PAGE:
Tim Salmon

Timothy James Salmon (born August 24, 1968), nicknamed King Fish, is a retired Major League Baseball outfielder and designated hitter who played his entire career with the team known, at various points during his tenure, as the California Angels, Anaheim Angels and Los Angeles Angels of Anaheim. He appeared with the Angels franchise under all three of its recent names.

Tim Salmon
Tim Salmon Afghanistan crop
Right fielder
Born: August 24, 1968 (age 50)
Long Beach, California
Batted: Right Threw: Right
MLB debut
August 21, 1992, for the California Angels
Last MLB appearance
October 1, 2006, for the Los Angeles Angels of Anaheim
MLB statistics
Batting average.282
Home runs299
Runs batted in1,016
Teams
Career highlights and awards

Baseball career

Career prime

Salmon who had been selected in the third round of the Major League Baseball Draft in 1989 out of Grand Canyon University in Phoenix, made his major league debut in 1992, the same year that he won the Baseball America Minor League Player of the Year Award.

In his first full season the next year, when he hit 31 home runs with a .918 OPS, Salmon was named the American League's Rookie of the Year for 1993 and quickly became a favorite of the Angels' organization and a household name among the team's fans. He maintained his status as one of the league's elite power-hitting outfielders throughout the decade. He finished seventh in MVP voting totals for the first time in 1995, when he won a Silver Slugger Award, finished third in the league with a .330 batting average, and posted an OPS above 1.000. That year, he was the first major league player to get a hit off closer for the New York Yankees, Mariano Rivera.[1] He finished seventh again in 1997 when he had a career high 129 RBIs. After playing in fewer than 100 games in 1999, he tied a career high 34 home runs in 2000. From 1993 to 2000 he only had two OPS lines below .900 and he never finished below .860.

Before the 2001 season, Salmon, who was about to finish a four-year contract signed before the 1997 season, briefly considered signing with the Arizona Diamondbacks, but instead signed a four-year, $40 million extension with the Angels.[2]

World Series and comebacks

Salmon's 2001 season was largely disappointing as he finished with career lows for full seasons in a number of categories. Nevertheless, he followed it up with what may have been his most meaningful season. After a resurgent regular season for which he was named the AL Comeback Player of the Year, Salmon was a crucial part of the Angels' playoff and World Series run in 2002, hitting two key home runs in Game 2 of the World Series against the San Francisco Giants and batting .346 with a 1.067 OPS in the series overall.

Following a solid 2003 season, Salmon appeared in only 60 games for the Angels in 2004. After being sidelined for the entire 2005 season to recover from left knee and right rotator cuff surgery, a return was doubtful. Deciding against ending his career on those terms, however, Salmon dedicated himself to becoming healthy enough to play one final season in 2006. On December 2, 2005, the Angels announced that they had agreed to terms on a minor league contract with Salmon, making him a non-roster invitee to the team's 2006 spring training. Though he preferred to return to the Angels, Salmon was aware that he was considered unlikely to make the team's roster, but he saw the opportunity to play with the team during the exhibition season as a chance to potentially audition for other teams.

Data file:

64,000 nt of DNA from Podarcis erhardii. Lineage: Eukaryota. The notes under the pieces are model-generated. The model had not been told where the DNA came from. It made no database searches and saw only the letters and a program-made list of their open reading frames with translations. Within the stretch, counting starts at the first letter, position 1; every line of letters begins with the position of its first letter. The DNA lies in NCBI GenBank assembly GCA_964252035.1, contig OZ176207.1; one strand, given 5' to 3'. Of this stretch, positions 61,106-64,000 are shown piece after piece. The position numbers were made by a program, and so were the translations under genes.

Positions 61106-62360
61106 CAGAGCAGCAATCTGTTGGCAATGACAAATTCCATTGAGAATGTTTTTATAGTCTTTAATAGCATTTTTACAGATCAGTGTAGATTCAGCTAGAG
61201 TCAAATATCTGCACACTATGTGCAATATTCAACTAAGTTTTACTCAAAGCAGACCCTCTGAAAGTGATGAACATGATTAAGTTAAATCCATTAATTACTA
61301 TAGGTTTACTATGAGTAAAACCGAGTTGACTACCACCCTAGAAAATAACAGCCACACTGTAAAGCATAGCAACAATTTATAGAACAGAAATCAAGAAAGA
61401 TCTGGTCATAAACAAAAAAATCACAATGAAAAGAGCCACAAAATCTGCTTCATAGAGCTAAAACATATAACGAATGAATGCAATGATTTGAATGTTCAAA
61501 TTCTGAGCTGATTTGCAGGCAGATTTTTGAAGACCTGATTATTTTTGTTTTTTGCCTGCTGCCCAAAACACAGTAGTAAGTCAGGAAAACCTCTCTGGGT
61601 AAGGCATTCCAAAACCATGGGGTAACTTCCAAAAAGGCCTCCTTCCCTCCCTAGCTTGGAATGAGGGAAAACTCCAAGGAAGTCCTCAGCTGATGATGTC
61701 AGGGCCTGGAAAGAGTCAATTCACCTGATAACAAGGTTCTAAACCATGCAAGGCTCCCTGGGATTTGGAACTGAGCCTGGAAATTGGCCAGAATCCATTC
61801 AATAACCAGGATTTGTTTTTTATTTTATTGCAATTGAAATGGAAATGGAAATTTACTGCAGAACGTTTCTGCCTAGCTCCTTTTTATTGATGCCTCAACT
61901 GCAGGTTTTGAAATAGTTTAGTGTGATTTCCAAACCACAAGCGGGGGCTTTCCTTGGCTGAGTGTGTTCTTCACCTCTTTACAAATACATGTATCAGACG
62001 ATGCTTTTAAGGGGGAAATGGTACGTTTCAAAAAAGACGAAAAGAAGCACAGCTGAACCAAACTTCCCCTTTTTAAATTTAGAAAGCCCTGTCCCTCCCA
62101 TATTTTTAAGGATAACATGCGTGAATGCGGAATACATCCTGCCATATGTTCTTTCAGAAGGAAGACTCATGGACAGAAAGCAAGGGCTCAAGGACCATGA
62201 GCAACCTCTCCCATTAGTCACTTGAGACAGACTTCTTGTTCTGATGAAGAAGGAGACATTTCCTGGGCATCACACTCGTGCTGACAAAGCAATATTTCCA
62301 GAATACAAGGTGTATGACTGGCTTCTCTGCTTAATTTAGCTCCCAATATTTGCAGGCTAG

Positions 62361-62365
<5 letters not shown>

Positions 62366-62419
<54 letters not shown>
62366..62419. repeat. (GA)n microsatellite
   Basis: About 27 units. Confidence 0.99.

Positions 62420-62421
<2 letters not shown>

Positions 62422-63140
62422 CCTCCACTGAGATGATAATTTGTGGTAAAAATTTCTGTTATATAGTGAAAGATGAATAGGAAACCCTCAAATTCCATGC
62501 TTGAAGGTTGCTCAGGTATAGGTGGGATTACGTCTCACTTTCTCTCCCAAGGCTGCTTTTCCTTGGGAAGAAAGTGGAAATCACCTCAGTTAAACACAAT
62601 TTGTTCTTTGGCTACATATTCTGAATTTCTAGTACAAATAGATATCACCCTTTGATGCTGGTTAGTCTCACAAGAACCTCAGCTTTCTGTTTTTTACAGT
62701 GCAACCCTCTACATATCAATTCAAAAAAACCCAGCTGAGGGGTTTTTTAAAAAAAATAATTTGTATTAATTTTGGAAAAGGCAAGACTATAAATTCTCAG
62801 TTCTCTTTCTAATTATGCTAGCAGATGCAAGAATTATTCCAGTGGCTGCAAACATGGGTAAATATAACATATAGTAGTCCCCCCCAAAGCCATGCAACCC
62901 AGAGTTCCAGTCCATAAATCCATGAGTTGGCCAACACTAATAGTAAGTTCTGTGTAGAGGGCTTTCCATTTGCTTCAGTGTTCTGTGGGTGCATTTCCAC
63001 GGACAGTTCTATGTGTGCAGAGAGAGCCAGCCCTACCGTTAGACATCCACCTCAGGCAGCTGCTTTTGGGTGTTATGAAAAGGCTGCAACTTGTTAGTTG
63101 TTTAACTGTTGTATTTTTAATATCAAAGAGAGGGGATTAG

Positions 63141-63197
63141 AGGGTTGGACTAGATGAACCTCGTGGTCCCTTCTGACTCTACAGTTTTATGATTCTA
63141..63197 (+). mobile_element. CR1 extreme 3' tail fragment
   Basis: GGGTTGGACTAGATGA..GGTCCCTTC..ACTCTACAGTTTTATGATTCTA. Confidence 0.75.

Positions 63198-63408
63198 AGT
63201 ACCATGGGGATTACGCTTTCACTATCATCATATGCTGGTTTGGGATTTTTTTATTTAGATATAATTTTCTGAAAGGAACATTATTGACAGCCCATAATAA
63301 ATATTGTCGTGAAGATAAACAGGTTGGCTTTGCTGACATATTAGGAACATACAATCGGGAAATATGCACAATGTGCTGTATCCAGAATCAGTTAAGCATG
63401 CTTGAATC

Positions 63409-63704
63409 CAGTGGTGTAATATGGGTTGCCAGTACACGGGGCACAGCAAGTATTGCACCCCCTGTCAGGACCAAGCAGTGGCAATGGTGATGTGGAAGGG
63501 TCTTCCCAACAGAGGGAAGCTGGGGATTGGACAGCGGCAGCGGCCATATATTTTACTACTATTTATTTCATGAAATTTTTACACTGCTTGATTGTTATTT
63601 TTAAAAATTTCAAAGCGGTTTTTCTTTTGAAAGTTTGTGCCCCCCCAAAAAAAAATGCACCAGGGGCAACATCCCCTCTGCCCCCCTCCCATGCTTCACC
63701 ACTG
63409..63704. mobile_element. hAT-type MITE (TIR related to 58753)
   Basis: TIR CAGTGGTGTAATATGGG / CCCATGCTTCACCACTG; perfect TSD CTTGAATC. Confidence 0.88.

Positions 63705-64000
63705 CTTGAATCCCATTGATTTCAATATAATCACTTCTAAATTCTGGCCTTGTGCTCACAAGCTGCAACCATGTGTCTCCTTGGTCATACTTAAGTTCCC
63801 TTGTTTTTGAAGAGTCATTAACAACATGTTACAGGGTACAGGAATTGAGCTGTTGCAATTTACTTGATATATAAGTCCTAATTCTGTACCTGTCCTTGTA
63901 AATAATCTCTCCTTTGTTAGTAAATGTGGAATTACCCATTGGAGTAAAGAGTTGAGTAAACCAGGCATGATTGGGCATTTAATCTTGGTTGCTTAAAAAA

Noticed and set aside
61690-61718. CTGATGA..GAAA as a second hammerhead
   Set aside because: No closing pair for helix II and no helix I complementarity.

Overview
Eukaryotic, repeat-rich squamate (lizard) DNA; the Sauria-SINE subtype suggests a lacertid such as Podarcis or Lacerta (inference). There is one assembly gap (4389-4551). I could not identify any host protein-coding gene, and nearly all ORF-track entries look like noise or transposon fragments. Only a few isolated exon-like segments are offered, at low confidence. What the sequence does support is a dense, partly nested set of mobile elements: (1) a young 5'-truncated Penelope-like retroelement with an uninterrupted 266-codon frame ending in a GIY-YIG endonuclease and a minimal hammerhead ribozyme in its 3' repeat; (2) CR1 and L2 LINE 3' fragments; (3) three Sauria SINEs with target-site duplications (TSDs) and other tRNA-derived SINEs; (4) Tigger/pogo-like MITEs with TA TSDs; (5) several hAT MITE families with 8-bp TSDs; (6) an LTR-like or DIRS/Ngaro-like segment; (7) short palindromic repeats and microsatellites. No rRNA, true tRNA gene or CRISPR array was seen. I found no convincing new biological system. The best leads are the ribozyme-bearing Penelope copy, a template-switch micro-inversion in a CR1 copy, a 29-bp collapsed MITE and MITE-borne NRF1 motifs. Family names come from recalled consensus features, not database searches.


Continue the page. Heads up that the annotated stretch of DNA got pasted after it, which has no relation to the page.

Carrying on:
However, Salmon turned in a surprisingly strong performance during spring training and secured a role for himself with the Angels. At the end of the exhibition, the team announced that Salmon had made their roster, meaning he would earn a $400,000 salary for the 2006 season. Salmon spent the season as a designated hitter and reserve outfielder. He indicated that making it through the season successfully would mean that he accomplished his goal of being able to end his career on his own terms. In any respect, Salmon's 2006 season was a significant improvement over his meager 2004 campaign. He finished the season with an .811 OPS over 76 games, having passed 1000 career RBIs and boosted his career home run total to 299.

Despite setting the Angels' franchise record for home runs and finishing his career with over 1,000 RBIs, Salmon was never selected as an All-Star during his 14-year career.[3] Salmon's career home run total is the highest for any player since the first All-Star Game in 1933 to have never been selected to appear in the game.[3]

Retirement

On September 28, 2006, Salmon announced he would retire at the end of the 2006 season.[4] He played his final Major League game on October 1, 2006, against the Oakland Athletics. His name and jersey number were cut into the infield and outfield grass of the playing field at Angel Stadium.

He returned to Angel Stadium as a player in the 2010 All-Star Legends and Celebrity Softball Game where he received a standing ovation before hitting two home runs for the American League[5] and receiving the game's MVP award.[6]

Salmon's number (15) with the Angels has not been retired yet, but it has not been used by an Angel since his retirement. When Dan Haren was traded to the Angels from the Arizona Diamondbacks on July 25, 2010, he requested number 24 instead of his usual 15 out of respect for Salmon.

Since 2014, Salmon has been a pre-game and post-game analyst for Angels games on Fox Sports West.

Career accomplishments

As of 2019, Salmon is the Angels' all-time leader in home runs (299) and walks (965). He is second in franchise history with 1016 RBIs and 986 runs scored, behind Garret Anderson. He is one of only three Angels players to have won the Rookie of the Year award, the others being Mike Trout in 2012[7] and Shohei Ohtani in 2018.

See also

References

  1. ^ Since 1996, Yankee's Rivera Has Made It Look As Easy As 1-2-3 NY Times
  2. ^ "The 100 Greatest Angels: # 1 Tim Salmon". halosheaven.com.
  3. ^ a b DiGiovanna, Mike (2010-07-05). "Dodgers' Eric Karros and Angels' Tim Salmon were stars . . . just not All-Stars". Los Angeles Times. Retrieved 2010-07-06.
  4. ^ Scarr, Mike (September 28, 2006). "Salmon officially announces retirement". losangeles.angels.mlb.com. Archived from the original on February 21, 2014. Retrieved February 11, 2014.